If you are a student temporarily in the United States on an F, J, M or Q visa, and you have been present in the United States during no more than five calendar years, you are an exempt individual. For example, let's say you entered the U. S. on June 4, 2004 as a student on an F visa, and have remained here until 2009. You are a nonresident alien for 2004, 2005, 2006, 2007 and 2008. If you are in the U.S. for at least 183 days in 2009, you will be a resident for tax purposes in 2009.

If the individual has not met the time frame as described above, they will need to file a tax return as a resident alien instead of the NR1040 form that is filed by NonResident Aliens. This would also change the withholding for taxes.

If the student advises that they are a NonResident Alien then you are not to withhold the FICA.

Customer: replied 7 years ago.


Thank you so much for the above information.

Can I ask what your source was? I have looked in Publication 15 and 519 and cannot find where it states the 5 year limitation.

Thank you again.


Expert:  Robin D. replied 7 years ago.

Hello again,

Certainly, the 5 year refers to the student being in the US under the VISA.

Even though a foreign student may pass the substantial presence test, an exception exists in U.S. law which would allow the foreign student to continue to be treated as a nonresident alien.

The Internal Revenue Code contains two exceptions to the substantial presence test which can be used by aliens to maintain nonresident status. First, there is the general exception to the substantial presence test available to all aliens under I.R.C. § 7701(b)(3)(B) and (C) and Treas. Reg. §(###) ###-####b)-2 (known as the closer connection exception). Most foreign students cannot use this exception, however, because of the requirement that the alien cannot have been physically present in the United States during the current year for more than 183 days, and the requirement that the alien's tax home be located outside the United States. Most foreign students fail both of these tests.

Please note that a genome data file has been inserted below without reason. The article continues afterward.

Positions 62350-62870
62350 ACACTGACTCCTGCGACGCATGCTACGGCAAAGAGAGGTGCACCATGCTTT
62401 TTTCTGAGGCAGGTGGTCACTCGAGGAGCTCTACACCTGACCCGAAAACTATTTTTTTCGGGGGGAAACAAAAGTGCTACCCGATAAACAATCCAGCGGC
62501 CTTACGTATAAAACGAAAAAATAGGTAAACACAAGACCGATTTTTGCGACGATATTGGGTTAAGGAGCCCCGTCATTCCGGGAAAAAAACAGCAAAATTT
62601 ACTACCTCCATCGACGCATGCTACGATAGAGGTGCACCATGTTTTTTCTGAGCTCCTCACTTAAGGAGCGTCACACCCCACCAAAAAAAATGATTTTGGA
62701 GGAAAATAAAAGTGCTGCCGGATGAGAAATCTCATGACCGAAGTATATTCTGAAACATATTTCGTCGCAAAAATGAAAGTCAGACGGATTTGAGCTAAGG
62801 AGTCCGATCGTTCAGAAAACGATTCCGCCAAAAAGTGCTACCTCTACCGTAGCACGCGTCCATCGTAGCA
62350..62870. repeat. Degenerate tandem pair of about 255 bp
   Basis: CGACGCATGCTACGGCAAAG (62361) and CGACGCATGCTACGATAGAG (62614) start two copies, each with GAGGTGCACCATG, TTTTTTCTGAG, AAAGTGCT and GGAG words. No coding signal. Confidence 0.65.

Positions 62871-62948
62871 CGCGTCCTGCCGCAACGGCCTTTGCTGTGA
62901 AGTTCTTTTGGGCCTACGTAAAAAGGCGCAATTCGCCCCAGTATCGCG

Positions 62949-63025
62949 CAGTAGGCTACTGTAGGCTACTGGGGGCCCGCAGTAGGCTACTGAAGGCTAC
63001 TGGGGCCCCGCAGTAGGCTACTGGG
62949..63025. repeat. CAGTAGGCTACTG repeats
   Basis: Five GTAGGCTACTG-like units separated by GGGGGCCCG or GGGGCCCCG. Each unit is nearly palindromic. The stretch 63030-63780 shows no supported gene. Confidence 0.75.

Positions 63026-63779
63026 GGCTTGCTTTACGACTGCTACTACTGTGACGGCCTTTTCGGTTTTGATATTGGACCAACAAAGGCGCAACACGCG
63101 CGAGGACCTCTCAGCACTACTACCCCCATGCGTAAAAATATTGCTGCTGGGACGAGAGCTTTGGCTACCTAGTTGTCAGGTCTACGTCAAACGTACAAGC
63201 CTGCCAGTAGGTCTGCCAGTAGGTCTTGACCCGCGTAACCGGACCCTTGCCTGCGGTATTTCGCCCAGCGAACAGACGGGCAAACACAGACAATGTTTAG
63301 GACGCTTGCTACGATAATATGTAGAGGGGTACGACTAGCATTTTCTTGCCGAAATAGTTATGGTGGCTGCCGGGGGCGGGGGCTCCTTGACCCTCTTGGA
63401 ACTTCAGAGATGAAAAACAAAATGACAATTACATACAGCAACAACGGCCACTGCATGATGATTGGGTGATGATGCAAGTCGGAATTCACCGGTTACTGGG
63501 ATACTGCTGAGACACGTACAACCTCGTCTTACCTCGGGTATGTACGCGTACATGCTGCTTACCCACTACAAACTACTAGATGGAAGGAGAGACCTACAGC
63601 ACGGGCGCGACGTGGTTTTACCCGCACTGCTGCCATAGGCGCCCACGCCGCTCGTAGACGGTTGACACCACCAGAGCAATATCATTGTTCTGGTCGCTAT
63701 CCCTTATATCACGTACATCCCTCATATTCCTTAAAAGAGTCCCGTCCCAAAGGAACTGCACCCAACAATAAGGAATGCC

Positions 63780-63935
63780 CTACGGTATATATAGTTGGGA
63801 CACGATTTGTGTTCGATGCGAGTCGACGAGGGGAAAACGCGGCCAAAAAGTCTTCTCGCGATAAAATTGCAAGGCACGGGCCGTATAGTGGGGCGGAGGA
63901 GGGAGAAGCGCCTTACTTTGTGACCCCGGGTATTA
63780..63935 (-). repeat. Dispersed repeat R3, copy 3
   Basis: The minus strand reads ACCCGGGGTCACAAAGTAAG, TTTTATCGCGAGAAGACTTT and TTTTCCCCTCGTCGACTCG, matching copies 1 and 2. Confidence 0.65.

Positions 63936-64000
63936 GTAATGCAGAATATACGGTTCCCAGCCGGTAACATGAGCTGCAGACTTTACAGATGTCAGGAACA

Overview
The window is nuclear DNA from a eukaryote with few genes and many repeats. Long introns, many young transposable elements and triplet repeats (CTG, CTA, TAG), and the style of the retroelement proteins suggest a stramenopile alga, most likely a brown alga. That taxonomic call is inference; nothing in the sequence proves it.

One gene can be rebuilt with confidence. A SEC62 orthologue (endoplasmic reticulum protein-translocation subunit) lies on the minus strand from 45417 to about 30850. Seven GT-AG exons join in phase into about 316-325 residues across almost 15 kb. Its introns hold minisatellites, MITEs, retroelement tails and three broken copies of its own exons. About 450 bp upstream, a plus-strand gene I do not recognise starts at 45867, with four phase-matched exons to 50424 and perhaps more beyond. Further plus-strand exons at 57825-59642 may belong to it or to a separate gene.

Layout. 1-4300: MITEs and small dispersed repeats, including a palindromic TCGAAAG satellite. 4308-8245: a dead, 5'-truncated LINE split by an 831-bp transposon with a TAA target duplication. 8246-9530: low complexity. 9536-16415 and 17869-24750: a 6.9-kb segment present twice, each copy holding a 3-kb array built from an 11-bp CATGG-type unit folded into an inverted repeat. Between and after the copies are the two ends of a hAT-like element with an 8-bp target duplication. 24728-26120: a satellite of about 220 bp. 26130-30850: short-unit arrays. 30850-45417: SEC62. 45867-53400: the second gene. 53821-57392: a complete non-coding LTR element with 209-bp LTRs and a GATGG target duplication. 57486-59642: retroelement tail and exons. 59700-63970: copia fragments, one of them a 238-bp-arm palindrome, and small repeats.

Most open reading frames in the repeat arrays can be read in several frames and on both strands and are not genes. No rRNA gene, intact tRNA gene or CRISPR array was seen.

The second exception to the substantial presence test for aliens is set forth in I.R.C. § 7701(b)(5)(D) and (E) and in Treas. Reg. §(###) ###-####b)-3(b)(7)(iii). The exception is available only to alien students (not teachers/researchers, etc.), and contains four requirements for its application. The student -

  1. does not intend to reside permanently in the United States;
  2. has substantially complied with the immigration laws and requirements relating to his student nonimmigrant status;
  3. has not taken any steps to change his nonimmigrant status in the United States toward becoming a permanent resident of the United States; and
  4. has a closer connection to a foreign country than to the United States as evidenced by the factors listed in Treasury Regulation(###) ###-####b)-2(d)(1).
Customer: replied 7 years ago.

Thank you again!

Even if our employee is no longer a student (she has graduated)the OPT extention to her F1 visa still qualifys her as student?

Expert:  Robin D. replied 7 years ago.

The OPT allows her to still be under the VISA F1. Normally these are extended so the individual has an opportunity to complete "education" in their field while they are either applying for a different VISA or anticipating going back to their country. Records indicate that there are approximately 70,000 students currently in OPT and, of those, about 23,000 are studying in Science, Technology, Engineering, or Mathematics (STEM) fields. Some of these students will be selected for an H-1B.

This rule allows F-1 students seeking initial post-completion OPT to apply during their 60-day departure preparation periods in the same way that they are allowed to apply for a change to H-1B status during their departure preparation periods.

F-1 academic students on post-completion OPT maintain valid F-1 status until the expiration of their OPT. Once that OPT has ended, they are authorized to remain in the United States for up to 60 days to prepare for departure.